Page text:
This study investigates the influence of barriers to value co-creation (VCC) on consumers' resistance behavior in the online B2C retailing context. The study also examines the moderation effect of the dimensions of the DART model, such as dialogue, accessibility, risk, and transparency. Structural equation modeling and Process macro were applied to analyze 524 responses collected through an online questionnaire. The study found inertia, perceived complexity, perceived risk, and perceived justice as crucial barriers. The dialogue, accessibility, risk assessment, and transparency were found to be crucial moderators. This study enriches the consumers' resistance behavior literature. The study findings help marketers develop strategies to enhance value co-creation and reduce the consumers' resistance behavior toward online shopping.
Homogenous resource endowment, contrary to resource heterogeneity, is an unlikely source of competitive advantage. Likewise, a proliferation of similar organizations in a given environment, triggers intense incumbent rivalry. In this study, we present evidence of how resource homogeneity amongst industry peer firms leads to non-competitive aggregation under a confederated structure. The creation of that structure is facilitated by quasi-normative, esoteric governance mechanisms, leading to creation, and leveraging of common brand equity as a collective resource, that provide members with competitive advantages. Using an emerging market case study on an ethnic group of about 2,000 independent restaurants, we highlight how the founder’s esoteric beliefs nearly a century ago, coupled with formalized and standardized processes and practices, and the spawning of newer restaurants via replication, reinforce the collective brand equity. Complementing the case study, we adopted the survey method to empirically test and validate the existence of brand equity from customers’ side.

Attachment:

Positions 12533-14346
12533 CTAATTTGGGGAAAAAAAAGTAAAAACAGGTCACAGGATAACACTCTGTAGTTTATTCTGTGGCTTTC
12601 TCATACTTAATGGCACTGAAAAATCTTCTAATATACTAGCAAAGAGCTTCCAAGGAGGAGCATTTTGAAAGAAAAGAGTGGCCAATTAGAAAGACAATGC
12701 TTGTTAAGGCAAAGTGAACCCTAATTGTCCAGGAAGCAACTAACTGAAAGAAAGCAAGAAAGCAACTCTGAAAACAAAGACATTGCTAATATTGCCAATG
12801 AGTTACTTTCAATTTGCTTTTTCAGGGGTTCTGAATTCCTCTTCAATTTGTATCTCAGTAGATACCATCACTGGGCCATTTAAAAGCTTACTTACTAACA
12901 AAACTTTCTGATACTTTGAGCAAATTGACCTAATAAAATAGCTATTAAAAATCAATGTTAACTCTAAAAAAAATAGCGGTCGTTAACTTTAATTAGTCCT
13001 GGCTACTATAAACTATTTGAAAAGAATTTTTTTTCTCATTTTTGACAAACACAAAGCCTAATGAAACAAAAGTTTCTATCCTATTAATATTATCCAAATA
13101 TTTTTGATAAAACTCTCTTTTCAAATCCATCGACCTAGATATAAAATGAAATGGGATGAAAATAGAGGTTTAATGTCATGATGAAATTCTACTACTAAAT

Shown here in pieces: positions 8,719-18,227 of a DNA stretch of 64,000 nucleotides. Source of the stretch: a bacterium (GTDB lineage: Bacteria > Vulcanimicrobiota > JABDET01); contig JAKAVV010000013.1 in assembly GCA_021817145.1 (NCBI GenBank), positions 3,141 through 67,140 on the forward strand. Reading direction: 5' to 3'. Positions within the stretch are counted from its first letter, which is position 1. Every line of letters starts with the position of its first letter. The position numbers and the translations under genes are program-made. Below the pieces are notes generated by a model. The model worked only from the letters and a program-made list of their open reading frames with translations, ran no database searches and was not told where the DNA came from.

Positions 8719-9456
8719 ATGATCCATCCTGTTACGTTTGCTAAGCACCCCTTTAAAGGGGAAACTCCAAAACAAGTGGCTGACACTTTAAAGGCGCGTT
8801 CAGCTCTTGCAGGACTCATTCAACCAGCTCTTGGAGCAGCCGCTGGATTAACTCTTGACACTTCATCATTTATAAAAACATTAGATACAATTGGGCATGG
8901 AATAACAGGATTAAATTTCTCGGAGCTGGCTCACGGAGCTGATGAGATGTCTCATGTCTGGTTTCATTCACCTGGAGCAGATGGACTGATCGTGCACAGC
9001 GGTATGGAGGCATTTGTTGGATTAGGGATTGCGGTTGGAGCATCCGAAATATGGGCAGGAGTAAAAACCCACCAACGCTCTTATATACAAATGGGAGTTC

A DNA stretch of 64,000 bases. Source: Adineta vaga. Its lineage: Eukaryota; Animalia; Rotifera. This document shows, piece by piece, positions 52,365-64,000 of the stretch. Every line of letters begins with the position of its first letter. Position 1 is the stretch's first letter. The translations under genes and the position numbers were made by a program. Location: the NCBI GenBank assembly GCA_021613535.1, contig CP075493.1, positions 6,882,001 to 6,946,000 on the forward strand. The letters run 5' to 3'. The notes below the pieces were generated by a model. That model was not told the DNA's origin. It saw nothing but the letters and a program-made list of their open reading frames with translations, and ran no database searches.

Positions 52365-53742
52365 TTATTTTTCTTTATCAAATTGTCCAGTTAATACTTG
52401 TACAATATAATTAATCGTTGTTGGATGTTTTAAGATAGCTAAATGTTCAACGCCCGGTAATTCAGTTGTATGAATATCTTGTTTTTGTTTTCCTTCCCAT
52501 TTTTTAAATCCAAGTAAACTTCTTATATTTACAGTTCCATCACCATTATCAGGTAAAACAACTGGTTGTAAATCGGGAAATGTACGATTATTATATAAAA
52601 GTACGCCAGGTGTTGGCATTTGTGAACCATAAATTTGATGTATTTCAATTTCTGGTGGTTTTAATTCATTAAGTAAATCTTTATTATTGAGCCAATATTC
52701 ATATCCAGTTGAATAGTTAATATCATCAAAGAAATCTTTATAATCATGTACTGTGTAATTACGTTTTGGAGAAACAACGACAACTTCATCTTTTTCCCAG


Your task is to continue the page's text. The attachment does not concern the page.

Anchored in emerging theoretical insights regarding sustainable human resource management, with a focus on pursuing socially responsible HR, we propose that enhancing employees' career satisfaction in public sector organisations constitutes a unique opportunity for public sector organisations to improve their internal social responsibility, focussing on employees as key stakeholders. In this context, this study provides original evidence regarding an original framework for examining the determinants and outcomes of employees' career satisfaction in the US federal agencies, with implications for the internal social responsibility of public sector organisations, which is a dimension of sustainable HR. We use a longitudinal study design involving a sample of permanent, full‐time civilian federal employees from two surveys conducted by the US Merit Systems Protection Board. We suggest key factors that affect public sector employees' career satisfaction and aspirations. These key factors may be useful for public sector organisations that wish to design more sustainable and socially responsible HRM centred around the career satisfaction of their internal stakeholders.
Ergonomics for environmental sustainability has been rapidly gaining attention in the scientific community. So far, a large part of the literature has focused on specific dimensions of ergonomics for environmental sustainability, such as green designs, green buildings, environmental education, and sustainability frameworks. However, there is a necessity for an integrated study that presents the summary of published literature supported by detailed bibliometric characteristics. To address this gap, this study examined 418 articles on ergonomics for environmental sustainability and analysed them through bibliometric and network analysis. Major findings reveal the publication trends in ergonomics for environmental sustainability from 2011 to the present, the most productive and influential authors, and the most influential articles. This study also identifies the co-citation structure, bibliographical couplings and keyword co-occurrences among these articles. This study findings also provide a summary of current research and present a robust roadmap for future directions in ergonomics for environmental sustainability.